This week the Honourable Chrystia Freeland announced a $50-million handout called CanExport. In his coverage, Terry Dawes mischaracterized my positions that we need to stop subsidizing private sector risk and make investments in 21st Century infrastructure if we want to spur innovation and improve productivity in Canada.
CanExport is an example of the kind of spending that government uses in a generic poster called "innovation". That is like putting the word "smooth" on a pack of cigarettes. It is appealing on the surface, addictive and ultimately not good for anyone.
Each grant requires matching funds, which immediately disqualifies cash-strapped startups. The grant gatekeepers will be the Trade Commissioner Service (TCS). That means time to fill out forms and the further disorientation of Canadian businesses from focusing on selling to their customers.
Maybe the TCS needs $10-million a year globally to fund business development for established small businesses. But that is not innovation.
I am hopeful that the new Trudeau government will make good on their promise to listen to diverse voices and make evidence based policy decisions.
We can do better, with a combination of a true tax credit that enables angel investors to write off losses and make more small investments faster.
If so, they will overcome the social structural flaw of innovation and reconsider their campaign promises to dump $200-million per year more into government led hubs and clusters.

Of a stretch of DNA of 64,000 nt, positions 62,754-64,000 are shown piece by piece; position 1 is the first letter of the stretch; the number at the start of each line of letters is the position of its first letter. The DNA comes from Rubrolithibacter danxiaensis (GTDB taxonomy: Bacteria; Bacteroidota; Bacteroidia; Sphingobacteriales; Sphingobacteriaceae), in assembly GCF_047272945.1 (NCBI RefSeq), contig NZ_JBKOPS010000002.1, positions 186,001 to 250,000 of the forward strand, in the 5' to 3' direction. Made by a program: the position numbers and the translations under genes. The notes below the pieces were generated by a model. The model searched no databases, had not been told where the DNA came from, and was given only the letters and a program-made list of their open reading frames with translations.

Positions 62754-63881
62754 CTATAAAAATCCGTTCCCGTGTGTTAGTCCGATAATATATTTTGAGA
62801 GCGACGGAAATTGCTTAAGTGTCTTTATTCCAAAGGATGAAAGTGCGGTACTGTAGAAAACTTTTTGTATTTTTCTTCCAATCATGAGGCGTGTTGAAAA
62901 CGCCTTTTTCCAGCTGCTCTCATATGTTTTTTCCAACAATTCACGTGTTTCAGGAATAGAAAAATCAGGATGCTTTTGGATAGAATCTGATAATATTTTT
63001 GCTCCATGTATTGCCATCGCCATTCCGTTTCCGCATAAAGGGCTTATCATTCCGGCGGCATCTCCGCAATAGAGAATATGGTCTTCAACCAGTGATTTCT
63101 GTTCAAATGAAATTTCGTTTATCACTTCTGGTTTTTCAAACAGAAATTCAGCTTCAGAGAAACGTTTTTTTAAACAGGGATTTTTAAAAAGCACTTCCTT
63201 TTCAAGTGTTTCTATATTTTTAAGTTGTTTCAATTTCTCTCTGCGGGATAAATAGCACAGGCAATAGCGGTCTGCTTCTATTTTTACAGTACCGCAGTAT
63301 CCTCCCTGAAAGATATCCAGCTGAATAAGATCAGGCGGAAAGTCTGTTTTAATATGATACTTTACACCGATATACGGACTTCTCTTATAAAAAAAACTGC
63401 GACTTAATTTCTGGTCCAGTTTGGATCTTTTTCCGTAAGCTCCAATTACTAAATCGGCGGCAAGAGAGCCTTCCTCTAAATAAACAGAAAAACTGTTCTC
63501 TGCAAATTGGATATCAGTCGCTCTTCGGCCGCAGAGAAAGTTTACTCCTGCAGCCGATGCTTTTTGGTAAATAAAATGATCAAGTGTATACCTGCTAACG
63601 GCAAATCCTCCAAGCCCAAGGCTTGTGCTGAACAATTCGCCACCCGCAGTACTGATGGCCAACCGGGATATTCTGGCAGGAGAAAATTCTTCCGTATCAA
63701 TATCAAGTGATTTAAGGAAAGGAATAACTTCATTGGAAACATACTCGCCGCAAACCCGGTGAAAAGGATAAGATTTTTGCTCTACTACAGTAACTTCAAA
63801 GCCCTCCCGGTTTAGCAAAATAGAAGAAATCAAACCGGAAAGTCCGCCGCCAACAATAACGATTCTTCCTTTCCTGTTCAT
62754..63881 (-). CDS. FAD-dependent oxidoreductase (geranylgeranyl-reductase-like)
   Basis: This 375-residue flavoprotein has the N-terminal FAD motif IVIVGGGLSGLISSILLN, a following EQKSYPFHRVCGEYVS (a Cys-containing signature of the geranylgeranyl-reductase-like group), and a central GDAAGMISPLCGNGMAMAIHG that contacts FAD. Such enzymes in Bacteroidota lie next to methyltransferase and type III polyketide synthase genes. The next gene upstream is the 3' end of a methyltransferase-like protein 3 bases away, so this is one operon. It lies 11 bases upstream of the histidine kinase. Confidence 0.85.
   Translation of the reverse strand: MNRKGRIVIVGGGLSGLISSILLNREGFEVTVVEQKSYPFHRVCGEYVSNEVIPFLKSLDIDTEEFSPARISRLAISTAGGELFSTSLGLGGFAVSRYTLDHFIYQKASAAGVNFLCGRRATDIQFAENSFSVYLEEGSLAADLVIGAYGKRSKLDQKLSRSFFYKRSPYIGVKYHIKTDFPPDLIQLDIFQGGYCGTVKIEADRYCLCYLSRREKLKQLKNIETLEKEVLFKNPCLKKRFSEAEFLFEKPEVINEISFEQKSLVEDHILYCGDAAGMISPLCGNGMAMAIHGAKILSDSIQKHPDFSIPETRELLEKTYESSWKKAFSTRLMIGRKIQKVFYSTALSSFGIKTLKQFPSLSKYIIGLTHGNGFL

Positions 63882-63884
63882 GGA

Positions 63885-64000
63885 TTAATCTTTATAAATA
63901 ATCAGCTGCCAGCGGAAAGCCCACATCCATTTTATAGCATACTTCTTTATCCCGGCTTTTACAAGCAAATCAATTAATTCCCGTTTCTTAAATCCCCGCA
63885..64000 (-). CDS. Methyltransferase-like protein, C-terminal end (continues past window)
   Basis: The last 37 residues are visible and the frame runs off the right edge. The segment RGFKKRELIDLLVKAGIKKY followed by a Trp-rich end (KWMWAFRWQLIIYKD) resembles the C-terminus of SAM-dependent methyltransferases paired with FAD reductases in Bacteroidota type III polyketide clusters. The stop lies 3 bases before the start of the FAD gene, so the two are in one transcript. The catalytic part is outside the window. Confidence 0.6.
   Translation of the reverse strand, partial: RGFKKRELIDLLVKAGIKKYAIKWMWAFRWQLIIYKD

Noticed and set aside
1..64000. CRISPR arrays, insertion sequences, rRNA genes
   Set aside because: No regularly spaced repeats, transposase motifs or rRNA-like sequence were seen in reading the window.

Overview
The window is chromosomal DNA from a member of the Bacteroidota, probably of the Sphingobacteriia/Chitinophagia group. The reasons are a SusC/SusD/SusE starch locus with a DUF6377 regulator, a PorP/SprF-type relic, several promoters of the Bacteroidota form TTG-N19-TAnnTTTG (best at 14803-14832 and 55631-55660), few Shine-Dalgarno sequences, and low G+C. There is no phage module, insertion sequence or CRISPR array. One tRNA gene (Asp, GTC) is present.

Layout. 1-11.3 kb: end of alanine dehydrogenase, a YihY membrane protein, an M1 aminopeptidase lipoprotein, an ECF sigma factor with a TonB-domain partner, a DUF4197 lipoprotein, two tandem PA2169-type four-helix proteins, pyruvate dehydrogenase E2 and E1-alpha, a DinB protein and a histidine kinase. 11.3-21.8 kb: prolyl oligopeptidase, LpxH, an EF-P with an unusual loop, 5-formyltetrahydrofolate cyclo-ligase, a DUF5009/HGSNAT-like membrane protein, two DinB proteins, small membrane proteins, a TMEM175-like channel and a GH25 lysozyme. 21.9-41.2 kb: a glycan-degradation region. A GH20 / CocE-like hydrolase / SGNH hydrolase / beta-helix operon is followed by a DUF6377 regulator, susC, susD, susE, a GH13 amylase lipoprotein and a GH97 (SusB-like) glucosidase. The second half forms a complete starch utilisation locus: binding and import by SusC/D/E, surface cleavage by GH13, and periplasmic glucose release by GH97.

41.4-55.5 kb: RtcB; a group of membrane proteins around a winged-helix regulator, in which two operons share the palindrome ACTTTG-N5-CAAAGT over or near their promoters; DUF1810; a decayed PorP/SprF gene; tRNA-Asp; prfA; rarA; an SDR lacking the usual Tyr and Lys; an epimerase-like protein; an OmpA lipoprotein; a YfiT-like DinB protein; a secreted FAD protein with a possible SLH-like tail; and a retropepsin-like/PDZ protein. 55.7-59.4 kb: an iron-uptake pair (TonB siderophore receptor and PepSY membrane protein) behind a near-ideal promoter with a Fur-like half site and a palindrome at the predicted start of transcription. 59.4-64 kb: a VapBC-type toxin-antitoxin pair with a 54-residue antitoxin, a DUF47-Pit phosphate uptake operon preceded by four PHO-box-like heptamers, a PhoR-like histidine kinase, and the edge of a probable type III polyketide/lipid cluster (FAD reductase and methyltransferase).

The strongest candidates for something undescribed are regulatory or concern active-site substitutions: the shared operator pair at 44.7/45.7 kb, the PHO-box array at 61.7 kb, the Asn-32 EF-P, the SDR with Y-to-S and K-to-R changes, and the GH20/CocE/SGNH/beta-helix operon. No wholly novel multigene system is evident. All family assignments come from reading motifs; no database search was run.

Dawes assesses that the Libs are eager to publicly declare a transition from over-reliance on the resource sector to Canada's innovation economy even though CanExport will do nothing to support the emergence of the kind of global juggernaut companies that thrive, as Om Malik pointed out in the most recent issue of the New Yorker, on a potent mix of network effects, algorithms, infrastructure, data and mastery of the smartphone interface and I agree.
Together let us urge Ms. Freeland and the Honourable Navdeep Bains to deliver a national angel investor tax credit program. British Columbia's grant program that is run through their provincial tax system returned $2 in government revenue for every dollar invested.
We can do better, with a combination of a true tax credit that enables angel investors to write off losses and make more small investments faster. This will keep investment decisions decentralized, in the hands of investors, instead of government gatekeepers. At the same time, the Canadian government should get standard terms for piggyback equity for these investments and an upside on any exits just like any seed investor would expect.
Above all, let us direct this appeal to the very influential Minister of Intergovernmental Affairs and Youth. Hopes for full, higher value, meaningful employment today rest on fostering a culture of ownership and innovation across Canada. If you want to forge mentorship relationships between our most experienced and successful business people and our young, use your budget to leverage this activity. Keep the process network driven, decentralized and market oriented. Don't let someone "smooth" convince you that it is wise for government to continue unproductive investments in institutionalized innovation.
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